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legal Some characters that will soon enter the public domain.

Nate North

Business Member
indieBIZ
Public Domain stuff is tricky. A lot of people go this route, to bypass licensing fees, and start with some built in name recognition. There are some cases where it worked out pretty well, most notably with Sherlock Holmes, Robinson Crusoe, The Three Musketeers, Jane Austin's novels, etc.

I read through the list, and I'm not sure I could see a way to use any of these. Not to be contrarian, just thinking out loud.

1. I have a rule never to make a worse version of a product that already exists. So If WB makes a 300 million dollar Batman movie, I couldn't imagine why someone would want to watch my 2 million dollar version of that.

2. A lot of the drive to use PD stuff is to have that built in name recognition. The problem is that by the time something has gone into the PD, that name recognition is typically almost evaporated. It varies case by case, but in general, it's an avoidable pitfall. A good example is Edgar Rice Boroughs character "John Carter of Mars". It's pretty obvious what happened here. A Disney executive that was born in 1925 grew up reading the novels, very popular at the time. That person perceived the character and name as famous. It took 50 years to rise through the ranks and become a top suit, and then once able to call the shots, he pitched a cost saving measure where several million in licensing fees could be avoided by using a now PD character, that was "world famous" in his or her youth. So they made a 300 million dollar movie, based on a PD license, and saved 3 million vs licensing a character that was famous in a recent decade. Since the film was targeted at younger audiences, name recognition was virtually non existent, and the movie, which was made for around 270 million dollars, lost 200 of it. That 3 million dollars in savings, translated into 200 million in losses.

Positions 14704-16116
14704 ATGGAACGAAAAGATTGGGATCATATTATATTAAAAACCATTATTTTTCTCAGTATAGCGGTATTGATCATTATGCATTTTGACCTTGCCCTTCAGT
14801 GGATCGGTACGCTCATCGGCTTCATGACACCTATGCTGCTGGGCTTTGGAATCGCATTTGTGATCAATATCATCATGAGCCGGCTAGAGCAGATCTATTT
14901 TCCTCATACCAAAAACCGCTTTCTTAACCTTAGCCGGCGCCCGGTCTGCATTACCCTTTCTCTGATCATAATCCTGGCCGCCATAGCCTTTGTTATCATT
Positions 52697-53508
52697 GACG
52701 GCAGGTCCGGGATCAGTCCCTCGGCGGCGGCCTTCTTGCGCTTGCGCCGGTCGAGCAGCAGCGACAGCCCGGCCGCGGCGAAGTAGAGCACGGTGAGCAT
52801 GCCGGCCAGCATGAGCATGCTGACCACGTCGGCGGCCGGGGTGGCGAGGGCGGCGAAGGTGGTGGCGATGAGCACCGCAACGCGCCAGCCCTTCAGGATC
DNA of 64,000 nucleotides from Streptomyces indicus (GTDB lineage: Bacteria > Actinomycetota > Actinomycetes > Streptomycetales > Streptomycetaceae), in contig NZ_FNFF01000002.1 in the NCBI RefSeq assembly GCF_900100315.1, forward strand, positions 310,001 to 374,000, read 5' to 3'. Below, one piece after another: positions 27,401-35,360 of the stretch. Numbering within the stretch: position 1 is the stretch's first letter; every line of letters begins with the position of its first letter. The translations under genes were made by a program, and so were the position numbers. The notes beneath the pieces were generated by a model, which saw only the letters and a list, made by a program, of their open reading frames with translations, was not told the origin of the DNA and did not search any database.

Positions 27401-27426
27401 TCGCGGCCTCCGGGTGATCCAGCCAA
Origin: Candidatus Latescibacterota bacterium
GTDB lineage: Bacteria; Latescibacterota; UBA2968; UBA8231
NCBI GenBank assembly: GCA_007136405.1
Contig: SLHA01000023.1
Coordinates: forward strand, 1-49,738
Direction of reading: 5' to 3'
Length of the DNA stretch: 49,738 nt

3. There is also an issue with the strong points of many of these IPs being already "used up". Let's look at the numerous reboots of Sherlock as a case in point. So every few years someone launches a new SH movie or series. Sometimes it works, it's one of the better PD properties. Out of the 100 or so that have been made, most retread about 75% of the same ground, with the original writing providing most of the worthwhile content. I call this the "soylent green" problem. That other 25% is typically made of various "modernization" tactics. Pop politics, trending technologies, etc. It's 221b baker street, but now he has a cell phone. It's not that you can't be creative within such a structure, but most of these productions are not.

I'd say there would be a much better case to be made for PD use if it weren't for large corporations already exploiting them to maximum effect. I could probably make a film that presented AC Doyle's work in a fresh and interesting new way, if people with literally billions of dollars hadn't already done that. As far as Buck Rogers, or Flash Gordon, or similar, I think that bringing new life and excitement to these would require a large budget, and might have lackluster results.

If one was looking for an existing fiction to build on, and many are, a decent place to look is in literature that was high quality, but perhaps underappreciated. A decade ago I licensed a work from Harry Harrison, and ended up becoming friends with him. There were a lot of great qualities to his work, but it had never been big enough in the states to warrant extreme licensing fees. I spent about 5 grand to license a book to work from, and while it didn't have much current name recognition, the bones of a great story were there. At the end of the day, I think people generally overestimate the value of slipstreaming, and you can see so many examples of a brand new character or IP outperforming a lesser work featuring a known IP.
 
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